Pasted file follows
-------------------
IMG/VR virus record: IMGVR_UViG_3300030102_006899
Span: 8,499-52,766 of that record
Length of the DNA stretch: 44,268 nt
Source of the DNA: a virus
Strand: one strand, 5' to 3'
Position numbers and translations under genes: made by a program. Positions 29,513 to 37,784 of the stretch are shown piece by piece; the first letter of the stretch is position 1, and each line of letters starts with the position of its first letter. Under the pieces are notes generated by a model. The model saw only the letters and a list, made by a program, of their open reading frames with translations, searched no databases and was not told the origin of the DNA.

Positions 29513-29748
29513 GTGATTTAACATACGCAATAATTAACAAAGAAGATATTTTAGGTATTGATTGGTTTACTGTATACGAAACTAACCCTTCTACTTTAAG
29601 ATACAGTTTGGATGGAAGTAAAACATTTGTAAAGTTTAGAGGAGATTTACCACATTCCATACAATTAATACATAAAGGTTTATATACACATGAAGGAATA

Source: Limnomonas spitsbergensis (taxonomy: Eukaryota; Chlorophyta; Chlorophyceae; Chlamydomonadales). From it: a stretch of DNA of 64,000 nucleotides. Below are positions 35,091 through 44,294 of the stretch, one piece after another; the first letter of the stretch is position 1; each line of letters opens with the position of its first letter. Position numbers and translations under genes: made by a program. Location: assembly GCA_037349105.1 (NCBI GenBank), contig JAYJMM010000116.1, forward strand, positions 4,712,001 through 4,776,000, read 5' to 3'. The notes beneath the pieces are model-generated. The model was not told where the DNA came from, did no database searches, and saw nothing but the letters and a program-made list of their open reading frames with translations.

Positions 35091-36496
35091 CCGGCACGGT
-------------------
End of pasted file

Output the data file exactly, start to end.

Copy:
IMG/VR virus record: IMGVR_UViG_3300030102_006899
Span: 8,499-52,766 of that record
Length of the DNA stretch: 44,268 nt
Source of the DNA: a virus
Strand: one strand, 5' to 3'
Position numbers and translations under genes: made by a program. Positions 29,513 to 37,784 of the stretch are shown piece by piece; the first letter of the stretch is position 1, and each line of letters starts with the position of its first letter. Under the pieces are notes generated by a model. The model saw only the letters and a list, made by a program, of their open reading frames with translations, searched no databases and was not told the origin of the DNA.

Positions 29513-29748
29513 GTGATTTAACATACGCAATAATTAACAAAGAAGATATTTTAGGTATTGATTGGTTTACTGTATACGAAACTAACCCTTCTACTTTAAG
29601 ATACAGTTTGGATGGAAGTAAAACATTTGTAAAGTTTAGAGGAGATTTACCACATTCCATACAATTAATACATAAAGGTTTATATACACATGAAGGAATA

Source: Limnomonas spitsbergensis (taxonomy: Eukaryota; Chlorophyta; Chlorophyceae; Chlamydomonadales). From it: a stretch of DNA of 64,000 nucleotides. Below are positions 35,091 through 44,294 of the stretch, one piece after another; the first letter of the stretch is position 1; each line of letters opens with the position of its first letter. Position numbers and translations under genes: made by a program. Location: assembly GCA_037349105.1 (NCBI GenBank), contig JAYJMM010000116.1, forward strand, positions 4,712,001 through 4,776,000, read 5' to 3'. The notes beneath the pieces are model-generated. The model was not told where the DNA came from, did no database searches, and saw nothing but the letters and a program-made list of their open reading frames with translations.

Positions 35091-36496
35091 CCGGCACGGT